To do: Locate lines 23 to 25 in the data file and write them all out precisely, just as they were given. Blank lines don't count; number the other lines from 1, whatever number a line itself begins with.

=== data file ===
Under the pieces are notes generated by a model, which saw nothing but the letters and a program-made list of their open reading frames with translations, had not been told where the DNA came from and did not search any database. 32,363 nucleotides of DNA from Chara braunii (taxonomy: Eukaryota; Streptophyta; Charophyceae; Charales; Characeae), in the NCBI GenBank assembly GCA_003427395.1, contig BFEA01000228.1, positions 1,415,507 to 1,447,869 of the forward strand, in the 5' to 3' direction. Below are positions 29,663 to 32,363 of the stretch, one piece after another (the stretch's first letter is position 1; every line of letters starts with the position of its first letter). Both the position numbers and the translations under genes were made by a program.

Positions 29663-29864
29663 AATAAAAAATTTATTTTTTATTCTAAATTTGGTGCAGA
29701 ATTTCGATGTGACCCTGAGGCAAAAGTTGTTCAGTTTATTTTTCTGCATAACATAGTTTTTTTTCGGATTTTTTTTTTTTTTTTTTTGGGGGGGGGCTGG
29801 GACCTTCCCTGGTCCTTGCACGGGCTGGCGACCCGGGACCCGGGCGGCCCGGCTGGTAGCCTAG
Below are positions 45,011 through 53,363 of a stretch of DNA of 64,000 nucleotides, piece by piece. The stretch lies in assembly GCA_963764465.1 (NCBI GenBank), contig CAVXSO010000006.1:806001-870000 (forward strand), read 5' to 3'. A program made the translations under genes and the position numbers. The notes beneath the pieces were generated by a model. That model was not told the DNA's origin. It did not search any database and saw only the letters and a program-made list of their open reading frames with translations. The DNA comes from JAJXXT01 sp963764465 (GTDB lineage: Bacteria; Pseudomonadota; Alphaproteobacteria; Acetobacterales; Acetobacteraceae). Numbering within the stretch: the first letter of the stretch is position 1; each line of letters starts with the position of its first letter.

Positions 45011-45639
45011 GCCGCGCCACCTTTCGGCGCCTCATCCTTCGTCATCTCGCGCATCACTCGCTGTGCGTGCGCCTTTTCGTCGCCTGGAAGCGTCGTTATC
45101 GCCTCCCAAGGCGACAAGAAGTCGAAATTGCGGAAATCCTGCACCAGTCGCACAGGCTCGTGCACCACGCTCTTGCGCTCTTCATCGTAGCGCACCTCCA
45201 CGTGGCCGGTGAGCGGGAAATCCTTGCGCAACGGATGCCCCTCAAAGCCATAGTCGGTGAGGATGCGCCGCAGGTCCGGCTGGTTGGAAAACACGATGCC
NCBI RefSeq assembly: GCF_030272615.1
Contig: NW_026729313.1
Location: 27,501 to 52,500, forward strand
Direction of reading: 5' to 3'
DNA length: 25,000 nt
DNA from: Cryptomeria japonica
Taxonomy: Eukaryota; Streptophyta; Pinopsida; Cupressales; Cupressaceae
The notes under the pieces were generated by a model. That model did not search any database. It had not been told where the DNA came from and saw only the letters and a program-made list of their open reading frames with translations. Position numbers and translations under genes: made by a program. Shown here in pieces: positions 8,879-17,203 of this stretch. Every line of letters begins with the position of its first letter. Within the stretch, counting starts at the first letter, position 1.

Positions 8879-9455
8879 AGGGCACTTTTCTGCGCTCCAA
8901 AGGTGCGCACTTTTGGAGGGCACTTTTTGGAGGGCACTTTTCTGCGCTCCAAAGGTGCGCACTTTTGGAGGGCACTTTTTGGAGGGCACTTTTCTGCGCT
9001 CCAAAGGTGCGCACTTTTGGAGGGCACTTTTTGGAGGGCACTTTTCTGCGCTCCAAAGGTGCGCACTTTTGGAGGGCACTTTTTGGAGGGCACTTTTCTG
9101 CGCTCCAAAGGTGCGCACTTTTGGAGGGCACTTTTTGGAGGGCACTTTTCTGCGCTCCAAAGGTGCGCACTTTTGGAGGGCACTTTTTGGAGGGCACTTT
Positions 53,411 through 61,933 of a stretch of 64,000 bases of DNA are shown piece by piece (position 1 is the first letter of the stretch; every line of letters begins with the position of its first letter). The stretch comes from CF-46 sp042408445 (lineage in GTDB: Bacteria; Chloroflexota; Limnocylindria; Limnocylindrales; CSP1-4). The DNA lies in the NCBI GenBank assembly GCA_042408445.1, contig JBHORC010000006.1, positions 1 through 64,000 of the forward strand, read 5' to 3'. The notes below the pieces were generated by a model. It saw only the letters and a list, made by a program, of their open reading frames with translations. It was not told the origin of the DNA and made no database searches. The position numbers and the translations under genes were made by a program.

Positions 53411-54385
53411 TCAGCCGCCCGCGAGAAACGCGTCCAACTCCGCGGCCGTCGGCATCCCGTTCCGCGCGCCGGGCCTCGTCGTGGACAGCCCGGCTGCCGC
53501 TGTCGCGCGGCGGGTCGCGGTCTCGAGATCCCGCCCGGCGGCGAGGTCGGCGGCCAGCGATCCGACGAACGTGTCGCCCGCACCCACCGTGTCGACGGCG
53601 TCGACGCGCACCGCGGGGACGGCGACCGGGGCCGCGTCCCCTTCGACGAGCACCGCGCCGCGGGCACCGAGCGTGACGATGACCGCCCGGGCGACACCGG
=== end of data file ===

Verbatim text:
9101 CGCTCCAAAGGTGCGCACTTTTGGAGGGCACTTTTTGGAGGGCACTTTTCTGCGCTCCAAAGGTGCGCACTTTTGGAGGGCACTTTTTGGAGGGCACTTT
Positions 53,411 through 61,933 of a stretch of 64,000 bases of DNA are shown piece by piece (position 1 is the first letter of the stretch; every line of letters begins with the position of its first letter). The stretch comes from CF-46 sp042408445 (lineage in GTDB: Bacteria; Chloroflexota; Limnocylindria; Limnocylindrales; CSP1-4). The DNA lies in the NCBI GenBank assembly GCA_042408445.1, contig JBHORC010000006.1, positions 1 through 64,000 of the forward strand, read 5' to 3'. The notes below the pieces were generated by a model. It saw only the letters and a list, made by a program, of their open reading frames with translations. It was not told the origin of the DNA and made no database searches. The position numbers and the translations under genes were made by a program.

Positions 53411-54385